Driving from Santa Fe’s center to its outskirts, you pass through a wide expanse made vibrant by that particular slant of light Georgia O’Keeffe coveted. Somehow, the sky is more immense here. Hawks circle over dusty fields strewn with yellow-flowering rabbitbrush. Beyond this plain is the quiet suburb where N. Scott Momaday lives, in a square adobe house. The walls of the living room are lined with prints of Native Americans by Leonard Baskin, which Momaday, a painter and printmaker himself, has collected for decades. On the coffee table sits a bronze sculpture of the Wyoming rock formation known as Devils Tower, with a bear at its base; as an infant, Momaday was taken to this sacred site and given his Kiowa name, Tsoai-talee, or “Rock-Tree Boy,” after the story of a boy who turned into a bear, chasing his sisters up the “rock-tree” and into the stars.
N. Scott Momaday was born in 1934 in Lawton, Oklahoma. During the Depression, his parents, Alfred Morris and Mayme “Natachee” Scott Momaday, found work on the Navajo reservation in New Mexico, and, during the war, in Hobbs, around the nearby military base. In 1946, the family moved to another Native community, Jemez Pueblo, where for many years his father taught painting and his mother English. At seventeen, Momaday attended military school in Virginia for a year, and he then enrolled at the University of New Mexico, where he met his first wife, Gaye Mangold, the mother of three of his four daughters. He entered Stanford University’s fellowship program in writing, which led to a doctorate and a series of posts at schools including Stanford, the University of California at Berkeley, and the University of Arizona, where for many years he taught poetry and a class on the oral tradition.
Before Momaday began to publish, there was little widespread consciousness of a Native American literature. House Made of Dawn, his first novel, appeared in 1968, and won the Pulitzer Prize. The story of a traumatized Second World War veteran who struggles to resume his life on the pueblo, it shrewdly combines Modernist techniques and Native traditions. Momaday’s exploration of genre continued in The Way to Rainy Mountain (1969), a hybrid of Kiowa folklore, historical commentary, and memoir; The Names (1976), a family history that glides through streams of consciousness; and his second novel, The Ancient Child (1989), a swirl of fragments that features Billy the Kid, abstract painting, and “bear medicine.”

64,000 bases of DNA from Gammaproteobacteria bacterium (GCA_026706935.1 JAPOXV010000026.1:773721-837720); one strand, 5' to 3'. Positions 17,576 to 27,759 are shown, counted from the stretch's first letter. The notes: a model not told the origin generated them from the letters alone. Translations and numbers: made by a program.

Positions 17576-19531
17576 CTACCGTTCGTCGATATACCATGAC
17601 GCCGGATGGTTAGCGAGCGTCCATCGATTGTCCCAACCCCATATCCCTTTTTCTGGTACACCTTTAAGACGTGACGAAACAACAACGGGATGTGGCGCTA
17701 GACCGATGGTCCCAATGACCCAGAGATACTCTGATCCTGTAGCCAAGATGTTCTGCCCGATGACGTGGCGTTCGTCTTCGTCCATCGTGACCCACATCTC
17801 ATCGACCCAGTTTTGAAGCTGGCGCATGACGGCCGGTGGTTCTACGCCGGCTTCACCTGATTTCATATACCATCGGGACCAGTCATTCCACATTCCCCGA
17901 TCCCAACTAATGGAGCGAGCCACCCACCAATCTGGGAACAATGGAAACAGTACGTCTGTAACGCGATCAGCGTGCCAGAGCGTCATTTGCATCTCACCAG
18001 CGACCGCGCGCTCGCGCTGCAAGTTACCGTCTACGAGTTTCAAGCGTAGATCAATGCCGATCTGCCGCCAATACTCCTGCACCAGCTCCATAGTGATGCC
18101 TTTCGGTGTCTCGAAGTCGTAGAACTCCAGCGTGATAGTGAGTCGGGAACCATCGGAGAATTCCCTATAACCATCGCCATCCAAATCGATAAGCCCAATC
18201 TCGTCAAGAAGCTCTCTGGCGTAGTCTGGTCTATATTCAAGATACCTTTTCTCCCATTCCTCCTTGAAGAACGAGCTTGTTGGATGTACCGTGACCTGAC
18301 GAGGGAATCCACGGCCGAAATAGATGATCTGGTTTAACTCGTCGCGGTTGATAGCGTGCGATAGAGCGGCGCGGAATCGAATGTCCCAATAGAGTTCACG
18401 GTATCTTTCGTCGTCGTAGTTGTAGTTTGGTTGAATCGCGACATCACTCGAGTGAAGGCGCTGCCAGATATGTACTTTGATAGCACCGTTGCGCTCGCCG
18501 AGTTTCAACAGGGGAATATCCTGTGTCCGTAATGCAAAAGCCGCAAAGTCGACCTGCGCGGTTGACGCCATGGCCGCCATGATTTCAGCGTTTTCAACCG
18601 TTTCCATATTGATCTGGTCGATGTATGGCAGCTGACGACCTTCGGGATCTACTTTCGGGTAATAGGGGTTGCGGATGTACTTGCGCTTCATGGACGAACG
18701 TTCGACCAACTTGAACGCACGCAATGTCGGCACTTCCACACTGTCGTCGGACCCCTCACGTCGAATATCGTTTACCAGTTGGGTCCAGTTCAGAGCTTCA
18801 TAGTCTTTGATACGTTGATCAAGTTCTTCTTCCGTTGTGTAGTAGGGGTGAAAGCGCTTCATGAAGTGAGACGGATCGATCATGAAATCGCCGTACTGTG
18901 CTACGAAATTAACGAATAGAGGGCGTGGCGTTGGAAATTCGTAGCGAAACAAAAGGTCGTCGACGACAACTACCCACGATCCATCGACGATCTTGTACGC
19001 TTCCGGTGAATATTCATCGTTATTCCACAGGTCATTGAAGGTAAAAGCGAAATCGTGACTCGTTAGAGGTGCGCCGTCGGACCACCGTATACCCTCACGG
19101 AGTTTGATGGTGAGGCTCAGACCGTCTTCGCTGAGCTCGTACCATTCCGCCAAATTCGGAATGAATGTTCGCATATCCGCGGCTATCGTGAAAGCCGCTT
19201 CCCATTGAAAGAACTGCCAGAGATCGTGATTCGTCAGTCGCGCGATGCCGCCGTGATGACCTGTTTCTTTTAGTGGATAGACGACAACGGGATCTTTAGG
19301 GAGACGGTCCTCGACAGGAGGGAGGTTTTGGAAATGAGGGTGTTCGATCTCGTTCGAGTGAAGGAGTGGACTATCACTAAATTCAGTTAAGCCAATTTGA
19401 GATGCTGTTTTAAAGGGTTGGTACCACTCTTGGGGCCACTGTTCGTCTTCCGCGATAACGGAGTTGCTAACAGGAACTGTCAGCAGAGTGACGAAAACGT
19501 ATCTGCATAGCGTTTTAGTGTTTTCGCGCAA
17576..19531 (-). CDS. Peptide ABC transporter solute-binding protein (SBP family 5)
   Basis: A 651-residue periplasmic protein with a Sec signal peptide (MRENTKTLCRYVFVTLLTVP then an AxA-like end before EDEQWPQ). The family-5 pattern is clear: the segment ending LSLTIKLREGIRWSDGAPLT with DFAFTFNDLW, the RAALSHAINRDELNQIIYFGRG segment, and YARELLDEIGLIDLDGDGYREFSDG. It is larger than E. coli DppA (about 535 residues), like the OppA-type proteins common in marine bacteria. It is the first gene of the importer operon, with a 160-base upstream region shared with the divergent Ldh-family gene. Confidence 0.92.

But Momaday thinks of himself first as a poet, and his early collections Angle of Geese (1974) and The Gourd Dancer (1976)demonstrate a restless sensibility, the poems moving between metrical verse and incantatory repetition, landscape and legend. He frequently includes his older poems in new collections, encompassing them, like the rings of a tree, in fresh material. Since retiring from professorship, Momaday has become only more productive, publishing three books in the past three years. The Death of Sitting Bear (2020) contains some of his most complex poetry, and is characterized by a wintry, Stevensian reserve. Earth Keeper (2020), a taut book of prose poems, urges a greater stewardship of the environment.
Momaday is a big man with a wry sense of humor, his large frame matching his deep and sonorous voice. In the conversations for this interview, which Layli Long Soldier began on the phone in 2021 and which I continued over several clear-skied afternoons earlier this year, he was gregarious and generous, though he felt no need to answer a question he considered inapt. His daughters Jill and Brit sometimes sat in—Jill taking pleasure in pushing him to clarify his version of events—and Quanah, a tabby cat named after a famous peyote priest, occasionally jumped up to demand his affection. Momaday was as willing to perform the stories he has told many times as he was to consider them anew. This continual redescription of his experience, in person and on the page, seems to reflect a lasting passion for being on earth. As he writes in “The Delight Song of Tsoai-talee,”
I am an angle of geese in the winter sky
I am the hunger of a young wolf
I am the whole dream of these things
You see, I am alive, I am alive
—David S. Wallace